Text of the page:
Scotland’s desperately seeking singers

The country’s oldest choir, the Glasgow Choral Union, has changed its name to the Royal Scottish National Orchestra’s Chorus. But it still can’t attract enough singers.

Here’s the latest shout out:

The Royal Scottish National Orchestra’s Chorus is inviting applicants to join the nation’s historic vocal ensemble.

The RSNO Chorus performs in around six different programmes in up to twenty concerts across Scotland with the Royal Scottish National Orchestra each year. In addition to its commitment to the Orchestra, the RSNO Chorus performs independently and has been invited to perform with orchestras in many different parts of the world, establishing an international status for the choir. The RSNO Chorus has toured in Copenhagen, Hong Kong, Israel, Germany, Belfast, Australia, Trondheim and most recently, Amsterdam.

RSNO Chorus Director Gregory Batsleer: “There is no feeling quite like singing in a chorus and at this standard the effort and commitment is substantial but the rewards are without measure. The RSNO Chorus is a historic organisation with a proud legacy, and it is my distinct pleasure to be in a position to guide the ensemble to greater artistic heights. There has never been a better time to join, so we’re keen to hear from those of you who have the temperament, expertise and willingness to be a part of Scotland’s musical history.”

Currently, the RSNO Chorus has around 120 members. As an amateur chorus, the members receive no payment for their services, but the level of performance and the speed at which they are required to learn repertoire means that the ability of singers is high.

Forthcoming performances for the RSNO Chorus include Verdi’s Requiem in December, Handel’s Messiah in January, a new work by Irish composer Gerald Barry in May, and performing live accompaniment to the screening of the Oscar-winning 1984 film Amadeus, also in May 2017.

For more information on the RSNO Chorus and details on how to apply to become a member, contact RSNO Chorus Manager Christine.Walker@rsno.org.uk or visit www.rsno.org.uk/chorus.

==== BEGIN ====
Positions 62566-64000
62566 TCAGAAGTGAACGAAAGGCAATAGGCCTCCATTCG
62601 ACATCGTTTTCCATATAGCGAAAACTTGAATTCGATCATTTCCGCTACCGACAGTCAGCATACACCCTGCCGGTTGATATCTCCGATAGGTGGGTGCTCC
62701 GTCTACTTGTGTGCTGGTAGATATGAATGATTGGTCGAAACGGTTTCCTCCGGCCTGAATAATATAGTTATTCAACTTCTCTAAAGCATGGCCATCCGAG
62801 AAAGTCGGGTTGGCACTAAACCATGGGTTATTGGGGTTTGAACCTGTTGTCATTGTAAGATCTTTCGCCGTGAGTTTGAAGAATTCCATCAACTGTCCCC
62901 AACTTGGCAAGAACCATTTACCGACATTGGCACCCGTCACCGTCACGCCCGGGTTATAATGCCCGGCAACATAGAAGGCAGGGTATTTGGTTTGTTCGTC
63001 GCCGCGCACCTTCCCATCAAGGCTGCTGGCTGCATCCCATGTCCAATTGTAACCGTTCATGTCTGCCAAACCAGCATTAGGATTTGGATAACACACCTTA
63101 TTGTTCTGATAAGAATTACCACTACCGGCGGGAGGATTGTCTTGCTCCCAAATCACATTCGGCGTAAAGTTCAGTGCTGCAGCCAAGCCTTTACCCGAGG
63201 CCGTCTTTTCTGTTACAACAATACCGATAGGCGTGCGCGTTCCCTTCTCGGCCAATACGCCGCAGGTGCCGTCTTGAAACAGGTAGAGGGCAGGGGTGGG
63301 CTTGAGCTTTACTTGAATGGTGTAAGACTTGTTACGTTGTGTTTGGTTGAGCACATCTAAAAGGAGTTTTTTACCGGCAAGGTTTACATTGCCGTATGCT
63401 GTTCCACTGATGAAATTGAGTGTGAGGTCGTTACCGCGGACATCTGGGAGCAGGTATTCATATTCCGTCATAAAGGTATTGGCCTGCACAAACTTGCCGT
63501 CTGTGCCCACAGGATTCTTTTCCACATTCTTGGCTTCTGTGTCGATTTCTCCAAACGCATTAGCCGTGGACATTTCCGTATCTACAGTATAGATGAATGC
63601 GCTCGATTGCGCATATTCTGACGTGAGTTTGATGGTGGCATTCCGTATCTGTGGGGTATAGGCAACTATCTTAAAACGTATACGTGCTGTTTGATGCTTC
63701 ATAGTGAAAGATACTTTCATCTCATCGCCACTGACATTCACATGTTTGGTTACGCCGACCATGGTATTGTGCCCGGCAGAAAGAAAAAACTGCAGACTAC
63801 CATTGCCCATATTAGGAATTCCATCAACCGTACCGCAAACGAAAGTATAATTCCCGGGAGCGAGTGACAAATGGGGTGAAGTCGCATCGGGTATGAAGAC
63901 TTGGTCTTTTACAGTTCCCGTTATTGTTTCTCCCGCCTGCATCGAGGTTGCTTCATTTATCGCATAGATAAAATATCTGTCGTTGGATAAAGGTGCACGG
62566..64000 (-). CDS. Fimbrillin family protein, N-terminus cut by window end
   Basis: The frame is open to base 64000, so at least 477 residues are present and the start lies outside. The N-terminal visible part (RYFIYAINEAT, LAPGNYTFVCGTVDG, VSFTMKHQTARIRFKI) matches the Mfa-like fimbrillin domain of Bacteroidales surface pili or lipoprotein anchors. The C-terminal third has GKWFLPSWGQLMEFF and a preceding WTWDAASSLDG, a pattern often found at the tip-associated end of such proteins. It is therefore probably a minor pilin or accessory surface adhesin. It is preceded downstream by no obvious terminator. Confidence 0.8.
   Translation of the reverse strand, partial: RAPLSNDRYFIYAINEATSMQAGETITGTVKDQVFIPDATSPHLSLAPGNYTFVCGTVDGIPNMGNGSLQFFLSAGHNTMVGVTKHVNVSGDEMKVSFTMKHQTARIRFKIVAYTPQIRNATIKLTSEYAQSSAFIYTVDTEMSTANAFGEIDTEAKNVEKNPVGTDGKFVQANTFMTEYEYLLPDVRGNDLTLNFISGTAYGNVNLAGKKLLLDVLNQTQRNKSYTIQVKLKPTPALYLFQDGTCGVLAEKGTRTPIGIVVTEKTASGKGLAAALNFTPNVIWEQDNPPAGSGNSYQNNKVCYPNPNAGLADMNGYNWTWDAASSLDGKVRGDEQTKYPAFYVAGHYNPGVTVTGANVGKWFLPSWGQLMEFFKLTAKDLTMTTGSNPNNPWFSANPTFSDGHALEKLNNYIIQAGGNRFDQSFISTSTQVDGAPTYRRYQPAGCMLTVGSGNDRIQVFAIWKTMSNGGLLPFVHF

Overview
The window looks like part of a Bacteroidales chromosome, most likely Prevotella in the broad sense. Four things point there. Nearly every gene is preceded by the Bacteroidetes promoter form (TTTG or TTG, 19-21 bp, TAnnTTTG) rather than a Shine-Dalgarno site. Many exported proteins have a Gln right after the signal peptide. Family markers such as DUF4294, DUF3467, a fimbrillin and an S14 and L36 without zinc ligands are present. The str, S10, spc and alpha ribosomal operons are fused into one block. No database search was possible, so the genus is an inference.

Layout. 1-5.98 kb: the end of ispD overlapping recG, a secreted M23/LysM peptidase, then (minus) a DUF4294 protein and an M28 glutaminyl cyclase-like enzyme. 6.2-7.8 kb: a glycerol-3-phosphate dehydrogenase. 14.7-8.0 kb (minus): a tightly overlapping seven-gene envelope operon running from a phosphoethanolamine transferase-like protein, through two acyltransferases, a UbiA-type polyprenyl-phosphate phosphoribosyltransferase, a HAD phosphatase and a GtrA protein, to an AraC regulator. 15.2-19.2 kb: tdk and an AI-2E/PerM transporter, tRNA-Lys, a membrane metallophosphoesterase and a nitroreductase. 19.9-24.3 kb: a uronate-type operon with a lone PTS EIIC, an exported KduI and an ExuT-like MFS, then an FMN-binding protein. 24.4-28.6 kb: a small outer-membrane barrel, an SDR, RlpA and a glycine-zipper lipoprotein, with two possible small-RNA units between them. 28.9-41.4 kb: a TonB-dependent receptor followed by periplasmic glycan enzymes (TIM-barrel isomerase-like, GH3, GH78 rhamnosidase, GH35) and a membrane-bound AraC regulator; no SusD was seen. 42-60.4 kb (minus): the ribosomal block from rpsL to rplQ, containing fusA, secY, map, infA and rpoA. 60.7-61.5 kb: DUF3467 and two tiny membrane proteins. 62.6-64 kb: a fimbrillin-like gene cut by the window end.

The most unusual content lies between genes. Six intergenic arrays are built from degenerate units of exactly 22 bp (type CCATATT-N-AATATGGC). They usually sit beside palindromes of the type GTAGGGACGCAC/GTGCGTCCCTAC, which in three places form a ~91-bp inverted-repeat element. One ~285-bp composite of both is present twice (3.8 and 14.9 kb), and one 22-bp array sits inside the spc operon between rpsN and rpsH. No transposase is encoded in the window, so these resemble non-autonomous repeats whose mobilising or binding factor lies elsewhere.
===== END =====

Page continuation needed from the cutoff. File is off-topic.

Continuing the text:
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    • From Alice E. Dennis: This is a crisis with just about every choir in Scotland and its getting worse all the time. The shortage of men in particular is acute with the some men singing in several choirs to keep them going. In my opinion this is due to the long term lack of classical music in the state schools finally feeding through.
      There is a huge lack of good choral singing in schools – its just about gone frankly (certainly where I live) with the rock choir being the norm now – and young boys just don’t sing up here.
      There is a chronic underestimation of young people’s ability to learn to love classical music/singing and thousands of talented youngsters are being missed. Personally, I have done my best for years to help but it’s getting increasingly difficult as more and more kids tell me they ‘don’t like singing’. A love of singing has to be developed at primary level before these opinions form and continued at secondary level with a challenging and exciting choral programme. THEN the choral Societies will fill up again….

  • From Alice E. Dennis:
    This is a crisis with just about every choir in Scotland and its getting worse all the time. The shortage of men in particular is acute with the some men singing in several choirs to keep them going. In my opinion this is due to the long term lack of classical music in the state schools finally feeding through.
    There is a huge lack of good choral singing in schools – its just about gone frankly (certainly where I live) with the rock choir being the norm now – and young boys just don’t sing up here.
    There is a chronic underestimation of young people’s ability to learn to love classical music/singing and thousands of talented youngsters are being missed. Personally, I have done my best for years to help but it’s getting increasingly difficult as more and more kids tell me they ‘don’t like singing’. A love of singing has to be developed at primary level before these opinions form and continued at secondary level with a challenging and exciting choral programme. THEN the choral Societies will fill up again….

    • Alice correctly identifies the problem which exists in all schools. Having retired from teaching recently it was quite obvious that there was little or no purposeful singing done in primary schools. I know there are other very significant demands now upon primary school staff but the opportunities must take place early for there to be any lasting and positive effect.
      All I saw was some pretty feeble material, very low level stuff, and ineffective vocal understanding – mostly insipid backing tracks or piano bashing three chord accompaniments.
      There’s a lot of useful material out there but it seems that a quick result with something easy is the preferred option.
      I’m certainly not taking primary staff to task here, heaven knows they have a huge workload. However, it is too late by the time they move to a secondary, what seeds have been sown, if any, fail to sprout. I always thought it odd that I couldn’t enthuse 11 year olds to sing well but had a good deal of success with a 15-18 year old barbershop choir, this was in a boys school by the way.
      The demise of church and chapel singing has followed a similar downward trend.

  • It’s a worry… but when did any of us approach our political representatives about it? I have, it surprises them, they’re not used to it

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